#166 “Not So Free” testing for cell free fetal DNA – Is it worth the cost?
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- Patients/physicians aware of standard test results (not CF-DNA). Decisions made per standard clinical practice.
- CF-DNA test done at 10-14 weeks, analyzed by staff blinded to other tests and reported after delivery.
- Outcome assessors (blinded to test results) reviewed newborn exam and genetic test records.
- Trisomy 21 (Down Syndrome):
- CF-DNA identified all 38 cases, standard screen identified 30/38 (79%).
- False positive tests: Standard screen 5%, CF-DNA <0.1%.
- CF-DNA test: 100% sensitivity, 99.9% specificity, Positive Likelihood Ratio (LR+)=1756, Negative Likelihood Ratio (LR-)=0.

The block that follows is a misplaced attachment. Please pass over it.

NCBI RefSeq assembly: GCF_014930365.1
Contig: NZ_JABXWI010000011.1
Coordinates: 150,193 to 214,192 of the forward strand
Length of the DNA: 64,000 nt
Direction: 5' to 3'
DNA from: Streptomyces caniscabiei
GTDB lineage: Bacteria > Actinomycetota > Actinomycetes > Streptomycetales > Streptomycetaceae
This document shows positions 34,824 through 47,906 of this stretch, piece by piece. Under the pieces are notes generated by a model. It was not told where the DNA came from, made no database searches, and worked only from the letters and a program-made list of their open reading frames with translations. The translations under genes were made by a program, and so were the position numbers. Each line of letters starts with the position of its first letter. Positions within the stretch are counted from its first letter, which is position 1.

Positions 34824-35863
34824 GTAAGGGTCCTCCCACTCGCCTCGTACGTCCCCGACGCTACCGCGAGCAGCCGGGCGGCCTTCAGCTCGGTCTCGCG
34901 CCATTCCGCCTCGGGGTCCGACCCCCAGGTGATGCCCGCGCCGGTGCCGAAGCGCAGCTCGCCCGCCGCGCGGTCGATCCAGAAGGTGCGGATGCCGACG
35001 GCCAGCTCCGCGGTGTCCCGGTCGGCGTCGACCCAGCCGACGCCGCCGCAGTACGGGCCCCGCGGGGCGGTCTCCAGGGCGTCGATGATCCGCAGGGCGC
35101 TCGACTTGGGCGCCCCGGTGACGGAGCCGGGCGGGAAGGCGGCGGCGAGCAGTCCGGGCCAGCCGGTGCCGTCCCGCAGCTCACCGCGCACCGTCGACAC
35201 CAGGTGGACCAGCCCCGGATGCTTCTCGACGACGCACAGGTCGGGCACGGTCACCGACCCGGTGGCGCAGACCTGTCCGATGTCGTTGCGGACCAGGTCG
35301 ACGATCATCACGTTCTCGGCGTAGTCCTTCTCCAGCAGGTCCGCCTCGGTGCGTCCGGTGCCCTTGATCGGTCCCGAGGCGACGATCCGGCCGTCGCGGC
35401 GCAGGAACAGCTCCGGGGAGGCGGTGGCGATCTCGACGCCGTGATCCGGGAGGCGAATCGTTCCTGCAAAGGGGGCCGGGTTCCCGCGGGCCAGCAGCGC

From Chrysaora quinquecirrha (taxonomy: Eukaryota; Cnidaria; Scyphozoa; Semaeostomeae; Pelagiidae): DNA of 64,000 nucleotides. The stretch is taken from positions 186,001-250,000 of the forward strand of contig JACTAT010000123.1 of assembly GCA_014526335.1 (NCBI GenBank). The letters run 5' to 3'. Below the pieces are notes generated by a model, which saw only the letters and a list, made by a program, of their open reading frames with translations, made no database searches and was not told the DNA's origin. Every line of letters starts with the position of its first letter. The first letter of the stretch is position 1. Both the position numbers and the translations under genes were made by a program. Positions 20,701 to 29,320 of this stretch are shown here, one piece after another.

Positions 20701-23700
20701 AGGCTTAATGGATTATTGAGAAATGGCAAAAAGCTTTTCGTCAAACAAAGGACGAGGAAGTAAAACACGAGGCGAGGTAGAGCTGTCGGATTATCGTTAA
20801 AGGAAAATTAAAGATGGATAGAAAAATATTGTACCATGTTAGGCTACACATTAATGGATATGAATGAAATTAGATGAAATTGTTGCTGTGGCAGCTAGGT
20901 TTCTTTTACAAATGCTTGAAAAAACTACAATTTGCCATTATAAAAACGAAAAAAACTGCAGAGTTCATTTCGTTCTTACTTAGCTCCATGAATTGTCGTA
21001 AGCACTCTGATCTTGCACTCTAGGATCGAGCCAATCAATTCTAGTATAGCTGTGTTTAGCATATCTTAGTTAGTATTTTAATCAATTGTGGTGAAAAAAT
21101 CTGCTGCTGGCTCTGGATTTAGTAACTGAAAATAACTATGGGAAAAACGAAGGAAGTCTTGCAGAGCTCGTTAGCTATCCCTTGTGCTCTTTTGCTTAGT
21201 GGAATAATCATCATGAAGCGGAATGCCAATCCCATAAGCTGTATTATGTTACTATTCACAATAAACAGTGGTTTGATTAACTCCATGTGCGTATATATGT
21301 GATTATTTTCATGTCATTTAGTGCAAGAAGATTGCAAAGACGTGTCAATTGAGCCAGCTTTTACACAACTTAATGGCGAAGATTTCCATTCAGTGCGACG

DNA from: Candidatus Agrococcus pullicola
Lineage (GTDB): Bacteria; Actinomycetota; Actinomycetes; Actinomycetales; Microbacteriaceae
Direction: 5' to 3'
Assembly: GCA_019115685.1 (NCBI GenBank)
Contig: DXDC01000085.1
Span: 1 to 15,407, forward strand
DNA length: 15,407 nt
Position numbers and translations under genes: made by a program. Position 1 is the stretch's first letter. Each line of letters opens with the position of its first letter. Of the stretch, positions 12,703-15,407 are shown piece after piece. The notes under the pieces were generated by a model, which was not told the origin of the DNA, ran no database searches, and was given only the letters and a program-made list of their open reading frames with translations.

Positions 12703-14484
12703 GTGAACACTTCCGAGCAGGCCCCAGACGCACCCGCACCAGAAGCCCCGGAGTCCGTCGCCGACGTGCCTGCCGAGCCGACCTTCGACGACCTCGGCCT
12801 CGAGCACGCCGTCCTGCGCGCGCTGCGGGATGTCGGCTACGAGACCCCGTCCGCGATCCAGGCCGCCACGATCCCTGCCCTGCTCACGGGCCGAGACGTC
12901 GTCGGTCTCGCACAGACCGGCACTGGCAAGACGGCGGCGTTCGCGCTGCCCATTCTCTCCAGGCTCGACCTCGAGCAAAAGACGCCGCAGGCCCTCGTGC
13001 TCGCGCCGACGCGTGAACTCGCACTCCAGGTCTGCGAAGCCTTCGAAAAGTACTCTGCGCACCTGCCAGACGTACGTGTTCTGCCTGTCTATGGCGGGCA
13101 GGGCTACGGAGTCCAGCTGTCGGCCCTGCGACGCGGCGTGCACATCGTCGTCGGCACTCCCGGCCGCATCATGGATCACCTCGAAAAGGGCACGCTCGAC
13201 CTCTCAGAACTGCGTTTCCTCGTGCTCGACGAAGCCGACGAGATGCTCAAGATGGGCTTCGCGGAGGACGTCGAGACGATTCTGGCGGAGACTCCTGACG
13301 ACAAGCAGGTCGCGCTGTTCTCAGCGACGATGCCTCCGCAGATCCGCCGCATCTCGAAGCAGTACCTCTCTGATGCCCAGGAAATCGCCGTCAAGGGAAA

- Standard test: 78.9% sensitivity, 94.6% specificity, LR+ =15, LR- =0.22.
- Trisomy 18, 13:
- Twelve cases accurately detected by CF-DNA (LR+ >5000, LR- <0.1).
- Unusable CF-DNA occurred in 3% and had a higher rate of aneuploidy (2.7% versus 0.4%).
- Limitations: Study supported by CF-DNA test manufacturer.
- Risk of Down's Syndrome increases with maternal age.3,4
- Risk of pregnancy loss with amniocentesis: ~0.5%.3,5 and 1-2% with chorionic villus sampling.3
- Society Obstetricians Gynecologists of Canada (SOGC) recommend:
- Discussing screening for trisomies with all pregnant mothers, regardless of age.6
- CF-DNA could be an option (instead of amniocentesis) for women at ‘increased risk’ but then somewhat contradict that advice by stating that termination decisions should not be based only on positive non-invasive prenatal testing.7
- Some jurisdictions offer CF-DNA for women eligible for amniocentesis.3
- Coverage of CF-DNA testing appears variable across Canada with self-pay costing around $500.
- Compared to standard first trimester screening, CF-DNA likely cost effective.8